Recreational use of the Library’s public Internet workstations is prohibited.  Persons using public Internet workstations solely for recreational purposes may be asked to leave the premises.

Patrons may bring flash drives to copy files on public computers.

Copying and Photoduplicating Services

The Law Library has one Xerox copier. Printing is ten cents per page, cash only. The Xerox copier takes one dollar bills, nickels, dimes, and quarters. The Law Library does not give change. The Library of Congress Photoduplication Service provides copies from the Law Library collection for a fee. Patrons must supply specific citations (title, author, number of pages) in order for material to be copied. For more information, visit the Photoduplication Service page.

Use of Cell Phones, Laptops, Scanners and Cameras

Use of cell phones in the Law Library is prohibited. Hand held scanners are allowed and patrons may use cameras without flash attachments. Patrons may use laptop computers or other portable personal computers in the Law Library.

Attorney Referral Resources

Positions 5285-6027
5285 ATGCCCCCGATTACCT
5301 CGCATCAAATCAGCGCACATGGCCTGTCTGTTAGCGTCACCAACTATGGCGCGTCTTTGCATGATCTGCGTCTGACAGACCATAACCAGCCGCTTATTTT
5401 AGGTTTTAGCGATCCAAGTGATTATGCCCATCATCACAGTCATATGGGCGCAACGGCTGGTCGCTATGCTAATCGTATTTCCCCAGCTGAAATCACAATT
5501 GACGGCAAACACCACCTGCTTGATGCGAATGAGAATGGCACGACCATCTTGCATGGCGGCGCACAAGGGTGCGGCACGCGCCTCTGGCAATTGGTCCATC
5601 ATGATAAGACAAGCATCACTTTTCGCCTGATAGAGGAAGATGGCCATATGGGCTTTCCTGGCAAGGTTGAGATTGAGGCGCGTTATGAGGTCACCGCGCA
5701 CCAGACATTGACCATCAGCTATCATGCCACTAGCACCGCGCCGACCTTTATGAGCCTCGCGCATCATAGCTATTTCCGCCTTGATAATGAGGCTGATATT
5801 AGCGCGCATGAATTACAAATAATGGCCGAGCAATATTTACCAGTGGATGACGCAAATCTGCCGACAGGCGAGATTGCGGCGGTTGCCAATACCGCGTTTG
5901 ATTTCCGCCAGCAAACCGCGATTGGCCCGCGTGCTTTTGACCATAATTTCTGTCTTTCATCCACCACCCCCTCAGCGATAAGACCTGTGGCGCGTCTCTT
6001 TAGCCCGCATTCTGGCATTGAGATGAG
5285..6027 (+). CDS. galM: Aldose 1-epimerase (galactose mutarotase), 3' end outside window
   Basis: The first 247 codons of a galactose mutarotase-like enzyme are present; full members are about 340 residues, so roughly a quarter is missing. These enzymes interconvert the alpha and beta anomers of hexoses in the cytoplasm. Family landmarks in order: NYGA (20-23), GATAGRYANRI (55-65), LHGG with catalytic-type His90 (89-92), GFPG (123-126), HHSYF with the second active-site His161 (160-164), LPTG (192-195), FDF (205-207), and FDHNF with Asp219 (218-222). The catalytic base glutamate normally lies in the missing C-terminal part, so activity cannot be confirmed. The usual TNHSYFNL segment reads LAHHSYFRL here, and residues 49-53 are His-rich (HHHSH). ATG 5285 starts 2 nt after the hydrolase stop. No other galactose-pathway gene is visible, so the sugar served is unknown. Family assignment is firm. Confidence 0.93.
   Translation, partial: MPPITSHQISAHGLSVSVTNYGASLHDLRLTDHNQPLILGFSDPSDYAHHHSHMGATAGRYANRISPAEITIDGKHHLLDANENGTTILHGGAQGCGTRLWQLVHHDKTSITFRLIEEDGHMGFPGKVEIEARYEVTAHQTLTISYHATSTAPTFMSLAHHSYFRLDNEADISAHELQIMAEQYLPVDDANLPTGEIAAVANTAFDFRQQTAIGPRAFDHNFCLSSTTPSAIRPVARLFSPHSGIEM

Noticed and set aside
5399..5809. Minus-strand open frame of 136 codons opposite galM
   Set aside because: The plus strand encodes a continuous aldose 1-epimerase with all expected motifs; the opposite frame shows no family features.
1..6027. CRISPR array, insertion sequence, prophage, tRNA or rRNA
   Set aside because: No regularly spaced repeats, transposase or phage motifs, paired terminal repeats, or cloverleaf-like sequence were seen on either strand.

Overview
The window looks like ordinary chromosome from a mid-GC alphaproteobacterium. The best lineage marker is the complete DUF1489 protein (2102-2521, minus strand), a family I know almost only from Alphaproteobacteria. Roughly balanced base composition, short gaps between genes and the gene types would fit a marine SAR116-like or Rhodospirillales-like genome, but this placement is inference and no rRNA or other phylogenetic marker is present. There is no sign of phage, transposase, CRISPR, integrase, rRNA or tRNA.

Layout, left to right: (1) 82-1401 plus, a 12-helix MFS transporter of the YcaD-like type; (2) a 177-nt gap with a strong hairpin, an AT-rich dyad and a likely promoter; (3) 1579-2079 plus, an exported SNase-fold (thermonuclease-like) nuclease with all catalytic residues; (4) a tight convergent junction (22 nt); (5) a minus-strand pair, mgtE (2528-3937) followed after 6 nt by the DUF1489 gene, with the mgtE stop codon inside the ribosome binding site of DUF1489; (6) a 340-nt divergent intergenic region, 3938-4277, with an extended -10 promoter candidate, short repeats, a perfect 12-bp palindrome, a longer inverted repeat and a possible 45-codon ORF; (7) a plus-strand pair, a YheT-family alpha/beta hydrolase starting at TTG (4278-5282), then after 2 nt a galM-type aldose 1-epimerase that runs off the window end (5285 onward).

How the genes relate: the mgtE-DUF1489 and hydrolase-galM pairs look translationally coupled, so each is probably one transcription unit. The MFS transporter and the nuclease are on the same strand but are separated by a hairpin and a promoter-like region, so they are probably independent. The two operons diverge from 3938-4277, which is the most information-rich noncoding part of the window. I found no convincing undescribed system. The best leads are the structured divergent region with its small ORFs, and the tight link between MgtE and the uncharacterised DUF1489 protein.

The Library Faculty and Staff cannot recommend an attorney.

Referral List of Legal Service Organizations 2014-2015 .pdf

Hawaiʻi State Bar Association Lawyer Referral and Information Service
(808) 537-9140

Legal Aid

If you have been charged with a criminal offense and cannot afford an attorney, you have the right to an attorney free of charge. For more information, contact the Office of the Public Defender at (808) 586-2200.

If your case is a non-criminal matter, it is called a civil case. You may qualify for legal assistance in a civil case. For more information, contact the Legal Aid Society of Hawaiʻi at (808) 536-4302 for Oahu, or 1-800-499-4302 for neighbor islands.

Legal Line

Volunteer attorneys available to provide legal information and referrals Wednesday evenings from 6:00 p.m. to 7:00 p.m. Call (808) 537-1868.

Volunteer Legal Services Hawaiʻi
(808) 528-7046 for Oahu, or 1-800-839-5200 from Neighbor Islands
Provides free or low-cost legal help to individuals and non-profit organizations. This organization also conducts free legal clinics on divorce, bankruptcy, tax, and other topics.

University of Hawaiʻi Elder Law Program (UHELP)

University of Hawaiʻi Elder Law Program (UHELP)